Till the Dawn, Waiting falls short of its ambitions
I’m a big fan of narrative games. It doesn’t matter to me if there’s little skill involved in the play, or if the interactivity is limited to walking, looking at stuff and basic dialog trees. So long as the story is strong, the characters are well drawn, and the world is attractive, I’m interested.
But as narrative games are attracting wider acceptance, as they take their place alongside other accepted genres, there’s bound to be an influx of games that go through the motions without quite exercising the artistic credibility of games like Gone Home, Virginia and Firewatch.
This week I played Till the Dawn, Waiting, which comes out on Steam today. It’s a valiant, earnest attempt to tell a story of betrayal. But while it relies heavily on familiar narrative game tricks and tropes, it fails to rise to its subject matter.
This short game from Indian developer UnderDogs centers on a dog who has been abandoned in the desert by its owner. It’s an appealing premise for a good story. Dogs are innocents who show us enormous loyalty, but who are often let down by our all-too human selfishness. Many of the narrative games we’ve seen in the past few years have focused on innocence and familial relationships, from Blackwood Crossing’s coming of age tale, to What Remains of Edith Finch.
The dog sits in the desert, tied to a tree, and thinks sad thoughts. It engages in conversations with passing creatures, like a bee and a buzzard. These are basic dialog options, but the choices I make really hardly impact the story. There are alternative endings, but they all come down to a single choice I make late in the game.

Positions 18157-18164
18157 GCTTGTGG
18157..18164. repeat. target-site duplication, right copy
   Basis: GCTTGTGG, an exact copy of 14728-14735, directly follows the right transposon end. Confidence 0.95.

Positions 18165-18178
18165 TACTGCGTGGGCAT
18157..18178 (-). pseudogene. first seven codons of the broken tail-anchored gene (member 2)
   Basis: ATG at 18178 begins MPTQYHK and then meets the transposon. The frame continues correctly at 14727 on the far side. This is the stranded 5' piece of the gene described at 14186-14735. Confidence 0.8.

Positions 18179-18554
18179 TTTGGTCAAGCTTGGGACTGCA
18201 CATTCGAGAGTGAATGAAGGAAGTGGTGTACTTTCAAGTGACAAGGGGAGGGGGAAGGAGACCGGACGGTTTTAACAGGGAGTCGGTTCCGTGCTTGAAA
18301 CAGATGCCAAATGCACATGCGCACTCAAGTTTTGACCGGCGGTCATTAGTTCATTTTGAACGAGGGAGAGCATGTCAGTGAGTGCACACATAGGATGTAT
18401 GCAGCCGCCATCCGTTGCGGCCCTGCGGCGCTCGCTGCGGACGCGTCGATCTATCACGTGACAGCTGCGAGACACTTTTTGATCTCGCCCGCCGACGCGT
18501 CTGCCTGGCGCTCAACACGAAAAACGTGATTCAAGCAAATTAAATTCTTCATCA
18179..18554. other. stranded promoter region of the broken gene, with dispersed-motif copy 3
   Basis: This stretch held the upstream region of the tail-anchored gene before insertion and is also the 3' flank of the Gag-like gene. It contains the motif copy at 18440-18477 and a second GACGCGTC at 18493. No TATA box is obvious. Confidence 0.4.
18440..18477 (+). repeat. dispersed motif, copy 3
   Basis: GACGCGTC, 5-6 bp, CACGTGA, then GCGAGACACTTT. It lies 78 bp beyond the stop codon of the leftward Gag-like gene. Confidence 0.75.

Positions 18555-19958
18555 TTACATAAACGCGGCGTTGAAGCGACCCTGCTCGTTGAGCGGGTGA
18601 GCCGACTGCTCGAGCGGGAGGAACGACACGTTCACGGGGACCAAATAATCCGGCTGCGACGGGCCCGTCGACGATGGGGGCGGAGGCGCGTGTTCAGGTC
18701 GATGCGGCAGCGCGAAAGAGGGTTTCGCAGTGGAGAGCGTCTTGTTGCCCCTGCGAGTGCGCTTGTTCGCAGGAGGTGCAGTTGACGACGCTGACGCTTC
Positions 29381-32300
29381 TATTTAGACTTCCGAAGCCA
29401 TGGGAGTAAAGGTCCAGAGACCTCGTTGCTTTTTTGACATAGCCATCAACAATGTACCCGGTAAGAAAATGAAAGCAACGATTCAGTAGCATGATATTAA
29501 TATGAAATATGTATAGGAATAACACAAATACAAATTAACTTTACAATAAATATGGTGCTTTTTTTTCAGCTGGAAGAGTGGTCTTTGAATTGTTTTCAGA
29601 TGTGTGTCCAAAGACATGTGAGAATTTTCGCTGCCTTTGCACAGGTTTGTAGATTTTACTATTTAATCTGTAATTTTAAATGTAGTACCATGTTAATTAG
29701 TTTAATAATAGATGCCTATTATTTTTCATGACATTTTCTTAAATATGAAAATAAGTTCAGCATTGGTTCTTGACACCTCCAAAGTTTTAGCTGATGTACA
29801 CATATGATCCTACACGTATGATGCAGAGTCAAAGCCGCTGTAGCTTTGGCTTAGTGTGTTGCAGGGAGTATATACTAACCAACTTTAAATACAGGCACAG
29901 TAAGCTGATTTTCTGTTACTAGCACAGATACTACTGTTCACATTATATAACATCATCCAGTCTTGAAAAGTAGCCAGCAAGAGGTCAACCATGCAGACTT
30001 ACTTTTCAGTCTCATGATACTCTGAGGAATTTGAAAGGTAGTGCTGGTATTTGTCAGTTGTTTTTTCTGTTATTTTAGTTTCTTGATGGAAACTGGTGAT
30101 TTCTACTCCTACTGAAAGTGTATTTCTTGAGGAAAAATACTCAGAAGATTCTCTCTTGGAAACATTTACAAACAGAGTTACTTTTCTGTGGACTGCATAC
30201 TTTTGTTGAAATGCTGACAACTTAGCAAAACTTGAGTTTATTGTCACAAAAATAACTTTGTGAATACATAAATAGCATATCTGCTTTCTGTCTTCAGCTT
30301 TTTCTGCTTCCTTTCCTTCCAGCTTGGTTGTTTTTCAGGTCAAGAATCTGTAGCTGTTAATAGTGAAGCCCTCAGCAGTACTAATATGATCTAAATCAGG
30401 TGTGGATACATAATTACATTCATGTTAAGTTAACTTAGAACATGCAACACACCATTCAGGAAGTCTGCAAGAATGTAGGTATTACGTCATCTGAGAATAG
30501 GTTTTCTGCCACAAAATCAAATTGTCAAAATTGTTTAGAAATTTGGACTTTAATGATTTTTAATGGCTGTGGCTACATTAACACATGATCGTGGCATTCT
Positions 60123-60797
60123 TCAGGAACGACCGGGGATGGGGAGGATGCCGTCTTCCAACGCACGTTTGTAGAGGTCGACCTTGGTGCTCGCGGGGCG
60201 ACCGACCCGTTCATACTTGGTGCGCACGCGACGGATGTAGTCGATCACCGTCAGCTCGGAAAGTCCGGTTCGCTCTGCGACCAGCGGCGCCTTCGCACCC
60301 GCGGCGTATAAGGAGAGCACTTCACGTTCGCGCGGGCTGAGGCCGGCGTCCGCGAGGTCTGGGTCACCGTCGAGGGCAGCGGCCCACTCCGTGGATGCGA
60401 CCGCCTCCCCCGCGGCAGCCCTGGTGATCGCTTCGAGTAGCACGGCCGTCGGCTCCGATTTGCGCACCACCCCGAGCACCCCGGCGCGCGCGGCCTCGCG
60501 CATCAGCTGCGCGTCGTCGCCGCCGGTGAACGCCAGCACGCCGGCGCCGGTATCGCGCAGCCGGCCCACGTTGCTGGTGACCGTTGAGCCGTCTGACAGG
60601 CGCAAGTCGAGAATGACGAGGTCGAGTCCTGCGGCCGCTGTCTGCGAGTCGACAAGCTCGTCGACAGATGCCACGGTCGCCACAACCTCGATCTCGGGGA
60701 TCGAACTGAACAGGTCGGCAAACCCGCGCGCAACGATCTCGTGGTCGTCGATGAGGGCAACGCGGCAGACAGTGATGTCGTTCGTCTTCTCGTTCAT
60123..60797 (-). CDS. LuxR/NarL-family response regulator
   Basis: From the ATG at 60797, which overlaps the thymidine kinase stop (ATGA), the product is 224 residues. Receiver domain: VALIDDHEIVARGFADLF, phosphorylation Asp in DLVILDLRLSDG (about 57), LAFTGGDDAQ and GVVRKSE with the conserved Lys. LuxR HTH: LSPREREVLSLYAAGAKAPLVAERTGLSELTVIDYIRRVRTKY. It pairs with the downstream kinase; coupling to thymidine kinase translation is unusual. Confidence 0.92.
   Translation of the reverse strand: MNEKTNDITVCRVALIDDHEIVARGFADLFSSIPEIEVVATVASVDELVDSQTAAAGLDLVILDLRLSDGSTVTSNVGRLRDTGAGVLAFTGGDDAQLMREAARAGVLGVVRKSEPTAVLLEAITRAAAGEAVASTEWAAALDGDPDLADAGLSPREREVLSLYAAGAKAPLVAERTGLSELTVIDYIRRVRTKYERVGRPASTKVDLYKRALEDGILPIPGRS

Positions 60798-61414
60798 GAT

The dog’s loyalty to its cruel master, even in the face of mounting evidence that it’s been deceived, feels touching at first. But the pathos is played out too long. I find myself thinking that the dog is a bit of a dope, a view shared by the creatures with whom it shares its thoughts.
There are moments when the dog veers off into quasi-meditative philosophies, but these jar with its overall personality, and don’t feel like part of an evolving understanding of its situation. It doesn’t help that the syntax in the game’s writing needs sharpening, often landing like a bad translation.
Visually, Till the Dawn, Waiting has a sparse That Dragon, Cancer vibe. (It’s also another one of those rare games with a comma in its title). But while That Dragon, Cancer transported us to worlds of emotion and imagination, Till the Dawn, Waiting is largely static, confining itself mostly to the same location.
As the days drag on, the dog begins to deteriorate physically. But we are given little of this tension in visual representation, which makes the dog seem like an abstract, rather than a living entity.
Occasionally, the dog drifts off into a first-person exploration dream sequence in which it searches empty corridors trying to locate its masters voice. There are a few photo-memories to tug at our heartstrings. Again, these are tricks I’ve seen before, in games like The Fidelio Incident and Life is Strange.
In the main, Till the Dawn, Waiting fails to reach any kind of emotional crescendo. If anything, it’s like a collection of narrative game cliches that developers are well advised to avoid or subvert, right down to the sad twinkly piano soundtrack, and the long lingering distance shots of the protagonist’s back, against a big, sharp sky.
It’s good to see new developers grapple with the challenges of story-based game design. But, as with all fiction, such games need to travel unexplored country, beyond the well-worn lanes of the established genre.
Source: Polygon – Full